Also read How To Access GPT-3 API?
With ChatGPT, you can unlock your creativity and explore unique ways of using this AI model. Whether you want to write a story, generate ideas for a new project, or even create unique dialogues, ChatGPT can be your creative partner. Remember to give clear instructions and prompt ChatGPT with specific guidelines to achieve the desired output.
If you prefer a more convenient way of accessing ChatGPT, you can navigate to the ChatGPT website and save it as a Windows app through Edge. This allows you to have quick access to ChatGPT without the need to open your browser each time.
Yes, currently, ChatGPT is free to use. However, OpenAI has plans to introduce a paid plan in the future.
To improve your interactions with ChatGPT, consider providing more specific instructions and prompts. Experiment with different phrasings, ask for alternative suggestions, or request more detailed information to get the most out of your conversations.
Yes, you can use ChatGPT for commercial purposes. However, it’s essential to review OpenAI’s usage policies and terms of service to ensure compliance with any restrictions or guidelines.
To get the best results from ChatGPT, try starting your prompts with phrases like “Tell me about,” “What are the benefits of,” or “Can you provide examples of.” Experiment with different questions and prompts to find the approach that yields the most informative and relevant responses.
ChatGPT strives to provide accurate information, but it’s important to remember that it relies on the data it has been trained on. While it can often generate insightful and correct responses, it may occasionally provide incomplete or incorrect information. Use critical thinking and verify information from reliable sources when necessary.
Currently, OpenAI only supports fine-tuning of its base models and does not provide the option to train your own ChatGPT model. You can, however, explore OpenAI’s documentation and resources for more details on fine-tuning and customization possibilities.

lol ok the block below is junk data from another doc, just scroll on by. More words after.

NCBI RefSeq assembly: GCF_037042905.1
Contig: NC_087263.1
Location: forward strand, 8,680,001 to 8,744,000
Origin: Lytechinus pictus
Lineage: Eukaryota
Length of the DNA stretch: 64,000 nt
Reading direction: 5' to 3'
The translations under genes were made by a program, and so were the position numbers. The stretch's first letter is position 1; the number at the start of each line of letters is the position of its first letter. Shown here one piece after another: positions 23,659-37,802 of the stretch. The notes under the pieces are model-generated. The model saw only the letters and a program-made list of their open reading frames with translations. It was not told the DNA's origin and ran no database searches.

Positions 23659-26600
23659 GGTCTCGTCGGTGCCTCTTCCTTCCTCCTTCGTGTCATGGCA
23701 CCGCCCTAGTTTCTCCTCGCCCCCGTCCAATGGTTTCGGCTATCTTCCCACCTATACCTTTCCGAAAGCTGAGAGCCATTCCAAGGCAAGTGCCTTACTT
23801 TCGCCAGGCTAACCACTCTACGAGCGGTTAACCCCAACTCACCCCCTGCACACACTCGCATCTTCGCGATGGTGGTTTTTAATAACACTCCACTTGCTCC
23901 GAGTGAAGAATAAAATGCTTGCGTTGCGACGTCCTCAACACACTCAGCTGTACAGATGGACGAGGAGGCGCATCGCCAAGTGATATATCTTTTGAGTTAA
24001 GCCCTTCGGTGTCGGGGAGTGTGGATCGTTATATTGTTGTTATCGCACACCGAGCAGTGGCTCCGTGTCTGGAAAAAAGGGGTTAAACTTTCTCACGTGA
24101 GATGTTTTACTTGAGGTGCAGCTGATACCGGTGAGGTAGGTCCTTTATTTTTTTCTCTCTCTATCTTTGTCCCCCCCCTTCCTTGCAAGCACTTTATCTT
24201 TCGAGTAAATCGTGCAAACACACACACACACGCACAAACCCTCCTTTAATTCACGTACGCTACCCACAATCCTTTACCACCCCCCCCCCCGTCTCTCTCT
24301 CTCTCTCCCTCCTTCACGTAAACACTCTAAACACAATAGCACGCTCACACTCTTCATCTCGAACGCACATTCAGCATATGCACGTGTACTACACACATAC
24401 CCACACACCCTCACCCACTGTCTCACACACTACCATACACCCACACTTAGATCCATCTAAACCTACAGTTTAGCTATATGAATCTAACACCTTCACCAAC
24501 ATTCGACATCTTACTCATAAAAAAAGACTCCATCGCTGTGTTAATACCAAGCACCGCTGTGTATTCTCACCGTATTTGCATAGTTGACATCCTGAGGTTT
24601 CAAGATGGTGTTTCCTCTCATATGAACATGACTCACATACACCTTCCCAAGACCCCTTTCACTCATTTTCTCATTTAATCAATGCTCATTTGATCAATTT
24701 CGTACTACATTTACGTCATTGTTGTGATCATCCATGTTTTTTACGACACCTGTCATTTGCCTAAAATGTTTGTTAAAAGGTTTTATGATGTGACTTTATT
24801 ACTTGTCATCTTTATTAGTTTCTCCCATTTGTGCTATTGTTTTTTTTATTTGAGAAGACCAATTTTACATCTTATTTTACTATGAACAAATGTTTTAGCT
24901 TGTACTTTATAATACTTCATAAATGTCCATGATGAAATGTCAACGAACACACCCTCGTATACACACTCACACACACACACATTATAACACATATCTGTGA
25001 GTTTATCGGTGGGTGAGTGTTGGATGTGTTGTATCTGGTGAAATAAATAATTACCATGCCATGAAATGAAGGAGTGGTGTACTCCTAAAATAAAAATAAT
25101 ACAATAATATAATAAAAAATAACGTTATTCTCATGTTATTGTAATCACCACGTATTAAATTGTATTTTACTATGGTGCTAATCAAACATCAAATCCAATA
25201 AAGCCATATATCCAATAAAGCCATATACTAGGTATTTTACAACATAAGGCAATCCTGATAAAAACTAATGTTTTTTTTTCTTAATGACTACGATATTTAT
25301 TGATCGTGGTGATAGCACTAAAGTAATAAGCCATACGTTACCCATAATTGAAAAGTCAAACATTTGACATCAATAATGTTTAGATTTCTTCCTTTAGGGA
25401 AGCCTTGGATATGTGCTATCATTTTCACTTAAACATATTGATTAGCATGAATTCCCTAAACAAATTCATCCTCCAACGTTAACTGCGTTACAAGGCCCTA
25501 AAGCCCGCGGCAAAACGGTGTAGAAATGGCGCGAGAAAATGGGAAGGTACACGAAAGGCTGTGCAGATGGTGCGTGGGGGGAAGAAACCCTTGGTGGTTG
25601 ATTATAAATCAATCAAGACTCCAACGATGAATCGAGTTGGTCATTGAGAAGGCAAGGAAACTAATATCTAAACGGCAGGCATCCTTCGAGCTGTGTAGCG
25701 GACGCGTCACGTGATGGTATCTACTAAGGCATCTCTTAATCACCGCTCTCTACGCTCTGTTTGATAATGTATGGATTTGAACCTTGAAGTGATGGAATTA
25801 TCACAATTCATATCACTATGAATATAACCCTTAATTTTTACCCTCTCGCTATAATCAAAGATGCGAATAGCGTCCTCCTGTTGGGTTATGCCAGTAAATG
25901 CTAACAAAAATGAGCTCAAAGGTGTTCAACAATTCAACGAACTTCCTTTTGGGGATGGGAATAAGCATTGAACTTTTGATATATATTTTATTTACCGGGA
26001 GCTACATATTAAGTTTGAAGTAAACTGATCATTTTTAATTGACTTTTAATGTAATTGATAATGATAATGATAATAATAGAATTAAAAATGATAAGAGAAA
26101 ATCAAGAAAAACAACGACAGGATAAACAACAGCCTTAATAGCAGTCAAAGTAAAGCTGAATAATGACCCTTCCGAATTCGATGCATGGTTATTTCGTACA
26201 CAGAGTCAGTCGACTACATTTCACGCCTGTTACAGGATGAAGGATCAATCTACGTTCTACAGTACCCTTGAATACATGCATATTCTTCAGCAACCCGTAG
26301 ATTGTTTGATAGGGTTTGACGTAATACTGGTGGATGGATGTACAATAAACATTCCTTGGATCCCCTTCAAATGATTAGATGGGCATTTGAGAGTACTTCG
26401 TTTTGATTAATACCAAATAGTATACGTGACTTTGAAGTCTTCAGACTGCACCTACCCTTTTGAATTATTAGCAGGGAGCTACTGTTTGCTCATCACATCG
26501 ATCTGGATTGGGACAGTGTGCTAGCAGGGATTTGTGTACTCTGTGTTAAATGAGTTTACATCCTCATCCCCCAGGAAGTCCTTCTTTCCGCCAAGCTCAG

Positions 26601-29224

In this guide, we have covered the steps to use ChatGPT 3 effectively, from setting up an account to exploring its capabilities and being creative with prompts. ChatGPT provides an interactive and natural conversation experience, offering a multitude of applications for both personal and professional purposes. With its continued development and future plans, ChatGPT is poised to become an even more powerful tool in the realm of artificial intelligence conversation models.
The Windows Task Manager is one of the most widely used apps in the Windows operating system. It has a long history, having first showed up in early versions of Windows as a simple utility to close and switch between programs.
In Windows 3, the Task Manager was just a simple utility to close and switch between programs and over the years, several features and functionality has been added to it to make it what it is today in Windows 11. Using the Task Manager in Windows 7, you can now close applications, find out detailed data about your processes, start or stop services, to monitor your network adaptor, or even to perform basic system administrator tasks for currently logged-on users.
See how the Task Manager has evolved from Windows 3 to Windows 11.
Windows 8/10 goes a step further and adds much more. The Task Manager in Windows 8/10 will add many new features and even make changes to its UI.
The new Task Manager in Windows 10/8 looks much cleaner and focused now and does not overwhelm the user with too many details.
Now if a particular process consumes above-normal resources, the column header will change its color to red/orange to draw your attention to it. This is the Heat Map.Task Manager in Windows 10
Task Manager in Windows 10 has several new features that might be handy for you. Whether you want to check the heat map or remove startup programs, everything is possible with the help of the Task Manager.Task Manager in Windows 11
The first thing you will notice is that the menu and tabs have been moved from the top to the left side in Windows 11 Task Manager.
Here are some of the most important features and options you can see in the Windows 11/10 Task Manager:Processes
It is the first tab you can find after opening the Task Manager on your Windows 11 computer. Here you can find mainly two different sections – Apps and Background processes. The Apps section displays all the currently opened apps that you can close. The latter section shows all the background processes that are currently running.Performance
Depending upon the computer you are using, you can find the Wi-Fi information, Ethernet information, GPU performance report, etc.App history
At times, you might want to check the uptime of a certain app due to any reason. If so, you can use this tab to collect such information. Whether you want to check the performance of Cortana, Groove Music, Microsoft Edge, or anything else, you can do so with the help of this tab of Task Manager.Startup
If you want to improve your computer’s boot time, this tab is one of your companions. You can enable or disable certain programs from the startup so that you can get a better boot time. Whether it is Cortana, Spotify, or Microsoft OneDrive, you can add or remove any program from the startup.Users
If your computer has multiple users and you want to know their uptime, app usage, etc., you can check out this tab in the Task Manager. It shows all the information related to your user account, apps, and more. Whether you have one or multiple user accounts, you can get similar information for all the users.Details